So, your school decided it would be great to have a chess club. When they asked for a volunteer to run the club, you are the only one that did not take a step backward. Now what?
Setting up and running a chess club is not as intimidating as it seems. We have a lot of items here at Wholesale Chess that will make your life easier. Use the questions below to help get you started,
Are you a strong player yourself?
If so, you can probably develop your own lesson plan. However, if you are not as strong as you would like to be, we recommend you pick up the book Teaching Chess in the 21st Century.
This book is broken out into lessons you can use to teach your class or club. The lessons build on each other and help develop math skills as well. While we have used and like this book, there are other good books out there that will work as well. The key is to have a lesson plan prepared before each class so the players don't get bored waiting for you to read the book.
Do you have the right equipment?
There are a few things all chess clubs need. First, you need boards and pieces. For scholastic programs we recommend our Basic Club Combo Sets. These are regulation size boards and pieces. The boards are made of vinyl (almost indestructable) and the pieces come with replacement guarantee if they are lost or broken.
Make sure you have one full set of pieces and one board for every two players. It is no fun to come to chess club and have to watch someone else play. The only way to get better is to play.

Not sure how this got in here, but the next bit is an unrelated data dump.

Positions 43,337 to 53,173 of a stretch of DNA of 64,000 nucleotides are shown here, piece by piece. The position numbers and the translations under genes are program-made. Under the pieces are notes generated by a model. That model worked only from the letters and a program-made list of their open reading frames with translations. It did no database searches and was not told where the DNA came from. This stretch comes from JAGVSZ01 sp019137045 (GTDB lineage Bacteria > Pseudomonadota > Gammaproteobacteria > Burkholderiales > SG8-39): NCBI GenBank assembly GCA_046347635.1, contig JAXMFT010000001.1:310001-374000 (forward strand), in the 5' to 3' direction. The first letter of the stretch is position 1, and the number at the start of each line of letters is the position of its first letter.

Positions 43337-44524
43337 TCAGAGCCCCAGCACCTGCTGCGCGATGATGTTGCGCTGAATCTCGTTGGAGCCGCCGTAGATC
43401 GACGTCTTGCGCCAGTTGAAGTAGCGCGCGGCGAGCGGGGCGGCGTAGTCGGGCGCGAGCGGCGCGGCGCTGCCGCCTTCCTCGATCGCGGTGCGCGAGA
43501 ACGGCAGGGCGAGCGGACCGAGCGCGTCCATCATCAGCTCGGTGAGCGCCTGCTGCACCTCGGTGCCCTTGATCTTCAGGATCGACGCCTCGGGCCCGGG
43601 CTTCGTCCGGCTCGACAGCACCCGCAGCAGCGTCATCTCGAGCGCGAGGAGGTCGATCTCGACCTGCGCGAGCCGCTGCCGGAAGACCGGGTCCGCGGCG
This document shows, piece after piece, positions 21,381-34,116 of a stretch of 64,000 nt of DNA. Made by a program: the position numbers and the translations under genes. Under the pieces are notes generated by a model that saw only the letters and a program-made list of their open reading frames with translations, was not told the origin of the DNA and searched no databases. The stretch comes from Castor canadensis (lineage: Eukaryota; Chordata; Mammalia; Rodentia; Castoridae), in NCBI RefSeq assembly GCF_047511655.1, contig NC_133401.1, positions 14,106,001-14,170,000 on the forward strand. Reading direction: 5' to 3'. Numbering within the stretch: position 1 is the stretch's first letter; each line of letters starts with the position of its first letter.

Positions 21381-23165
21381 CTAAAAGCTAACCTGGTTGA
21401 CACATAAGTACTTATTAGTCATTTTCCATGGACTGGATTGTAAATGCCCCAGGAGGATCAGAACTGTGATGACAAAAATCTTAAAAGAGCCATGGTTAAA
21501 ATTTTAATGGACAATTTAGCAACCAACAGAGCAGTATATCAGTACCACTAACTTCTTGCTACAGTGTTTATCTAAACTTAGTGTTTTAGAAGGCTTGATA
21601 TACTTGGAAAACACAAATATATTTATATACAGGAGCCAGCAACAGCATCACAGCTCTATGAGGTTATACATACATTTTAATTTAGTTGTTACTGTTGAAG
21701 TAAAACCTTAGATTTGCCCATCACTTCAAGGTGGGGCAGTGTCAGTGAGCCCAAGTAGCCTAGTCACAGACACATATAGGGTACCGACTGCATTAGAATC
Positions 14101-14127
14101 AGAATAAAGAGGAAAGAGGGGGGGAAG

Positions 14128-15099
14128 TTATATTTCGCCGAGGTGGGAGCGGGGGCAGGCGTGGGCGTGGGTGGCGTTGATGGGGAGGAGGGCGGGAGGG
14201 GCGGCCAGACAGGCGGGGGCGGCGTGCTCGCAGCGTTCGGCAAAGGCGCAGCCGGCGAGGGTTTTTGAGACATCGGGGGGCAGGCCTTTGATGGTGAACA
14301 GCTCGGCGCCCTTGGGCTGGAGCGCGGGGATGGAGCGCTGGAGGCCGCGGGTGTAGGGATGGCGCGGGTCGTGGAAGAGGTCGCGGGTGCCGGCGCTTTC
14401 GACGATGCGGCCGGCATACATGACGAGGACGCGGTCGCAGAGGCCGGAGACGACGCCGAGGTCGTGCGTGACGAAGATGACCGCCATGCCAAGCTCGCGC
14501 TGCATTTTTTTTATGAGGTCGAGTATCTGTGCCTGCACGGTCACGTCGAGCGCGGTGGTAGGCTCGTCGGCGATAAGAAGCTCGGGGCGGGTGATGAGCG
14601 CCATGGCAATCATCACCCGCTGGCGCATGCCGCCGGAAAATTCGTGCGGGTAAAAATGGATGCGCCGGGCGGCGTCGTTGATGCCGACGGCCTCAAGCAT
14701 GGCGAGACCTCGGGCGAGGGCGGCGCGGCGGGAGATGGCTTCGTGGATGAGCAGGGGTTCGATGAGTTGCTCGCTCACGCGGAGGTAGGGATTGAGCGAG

For new players, don't worry about chess clocks or timers. New and/or young players will make poor decisions when they feel rushed. Help them learn the fundementals and you can add a timer later.
You are going to want a chess demonstration board. These are large boards that hang on the wall or an easel to show kids moves, etc.
If you have more than a few new players in your club, we recommend a Buddy Board.
These boards are made of the same vinyl as our chess boads and are packed with useful reminders, tips and rules. One of these boards at each game will allow kids to look up their own answers and keep you from running around from board to board.
We recommend chess workbooks for the students to use at home. One of our favorites for young players is Checkmate Ideas for Students.
If you need additional help with your club, check with one of the parents of your kids to see if they can help. An extra set of hands and eyes can be helpful with large groups.
The key is to make the club fun. When the kids are playing, they are having fun. Teach a principle or two, make sure they understand it and then let them play. Walk the floor an find opportunities to reinforce what you have just taught.